• Each party’s income and property, including marital assets allocated during divorce and any assets owned separately by either spouse. All forms of income earned by either spouse will be considered, including income generated through the property they currently own or will own after the divorce is finalized. The spouses’ financial obligations will also be considered, including any child support obligations for children they share or obligations to pay child support or spousal support from a previous relationship.

  • Each party’s needs. The spouses’ ongoing expenses may be considered, including rent or mortgage payments, utility bills, transportation expenses, debts, and any other costs they will be required to pay. These expenses may be based on what would be needed for each spouse to maintain the standard of living the couple enjoyed while they were married. The court may also look at how the parties’ age and health will affect their ongoing needs.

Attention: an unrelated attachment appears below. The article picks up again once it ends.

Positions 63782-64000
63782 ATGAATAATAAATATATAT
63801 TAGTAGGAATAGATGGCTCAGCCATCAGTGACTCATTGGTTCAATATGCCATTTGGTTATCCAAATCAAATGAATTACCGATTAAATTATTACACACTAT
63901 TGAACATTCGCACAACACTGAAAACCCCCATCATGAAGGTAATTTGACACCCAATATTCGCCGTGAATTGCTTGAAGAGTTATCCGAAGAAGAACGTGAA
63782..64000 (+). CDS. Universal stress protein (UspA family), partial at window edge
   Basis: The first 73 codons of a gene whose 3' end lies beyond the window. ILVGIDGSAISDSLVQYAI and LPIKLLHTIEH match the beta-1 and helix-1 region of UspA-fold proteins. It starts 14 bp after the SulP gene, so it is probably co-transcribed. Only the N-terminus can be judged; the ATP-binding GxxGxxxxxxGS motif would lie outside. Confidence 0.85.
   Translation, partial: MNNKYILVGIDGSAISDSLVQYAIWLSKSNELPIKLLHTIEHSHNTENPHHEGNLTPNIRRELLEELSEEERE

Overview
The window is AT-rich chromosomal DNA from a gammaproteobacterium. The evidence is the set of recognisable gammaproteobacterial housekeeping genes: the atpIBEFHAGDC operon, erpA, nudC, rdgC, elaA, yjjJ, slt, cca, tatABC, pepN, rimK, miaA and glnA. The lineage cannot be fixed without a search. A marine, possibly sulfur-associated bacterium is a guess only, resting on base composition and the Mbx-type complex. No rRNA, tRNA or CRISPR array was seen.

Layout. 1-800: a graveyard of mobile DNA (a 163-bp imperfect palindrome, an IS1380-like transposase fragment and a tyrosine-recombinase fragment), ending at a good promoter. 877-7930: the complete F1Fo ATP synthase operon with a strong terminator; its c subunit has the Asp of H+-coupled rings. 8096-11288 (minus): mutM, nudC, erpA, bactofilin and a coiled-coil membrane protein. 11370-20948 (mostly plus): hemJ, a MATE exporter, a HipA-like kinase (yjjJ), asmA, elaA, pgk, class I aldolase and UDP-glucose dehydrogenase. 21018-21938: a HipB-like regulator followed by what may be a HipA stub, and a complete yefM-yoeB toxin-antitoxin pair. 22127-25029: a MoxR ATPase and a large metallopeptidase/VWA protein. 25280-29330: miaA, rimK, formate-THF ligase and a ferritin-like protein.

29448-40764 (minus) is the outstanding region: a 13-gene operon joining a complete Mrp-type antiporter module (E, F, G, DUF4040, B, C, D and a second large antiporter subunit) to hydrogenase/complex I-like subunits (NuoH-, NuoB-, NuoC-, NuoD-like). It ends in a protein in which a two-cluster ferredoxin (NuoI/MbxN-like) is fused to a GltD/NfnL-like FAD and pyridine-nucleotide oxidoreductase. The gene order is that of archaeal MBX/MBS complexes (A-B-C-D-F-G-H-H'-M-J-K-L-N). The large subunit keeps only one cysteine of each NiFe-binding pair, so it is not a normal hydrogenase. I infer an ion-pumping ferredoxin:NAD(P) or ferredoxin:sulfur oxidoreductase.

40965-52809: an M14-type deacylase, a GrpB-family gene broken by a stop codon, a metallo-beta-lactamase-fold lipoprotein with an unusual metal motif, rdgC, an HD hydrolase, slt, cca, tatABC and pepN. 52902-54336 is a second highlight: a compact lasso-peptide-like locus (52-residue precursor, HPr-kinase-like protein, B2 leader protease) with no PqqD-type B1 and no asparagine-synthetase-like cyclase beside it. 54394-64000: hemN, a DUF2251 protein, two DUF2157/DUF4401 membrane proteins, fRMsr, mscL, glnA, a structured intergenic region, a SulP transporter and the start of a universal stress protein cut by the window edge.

• Each party’s current and future ability to earn an income. In addition to looking at what each spouse currently earns, their individual work experience, educational degrees, or training may be considered. The court may look at whether the spouse who is asking to receive spousal support has experienced any impairment to their income-earning abilities because they devoted themselves to household duties during the marriage and delayed or chose not to pursue education, training, or career opportunities. A judge may also consider whether a spouse who is unable to fully support themselves will need time to pursue education or training that would allow them to obtain employment and become self-supporting.

  • Decisions related to the allocation of parental responsibility and parenting time. One spouse’s ongoing responsibilities toward their children may affect their ability to obtain and maintain employment, especially if a parent will be providing care for young children that require higher levels of supervision. If one spouse has been a stay-at-home parent, they will likely wish to continue in this role following divorce, and financial support from the other spouse may be necessary to ensure that they will be able to cover their ongoing expenses while providing care for their children.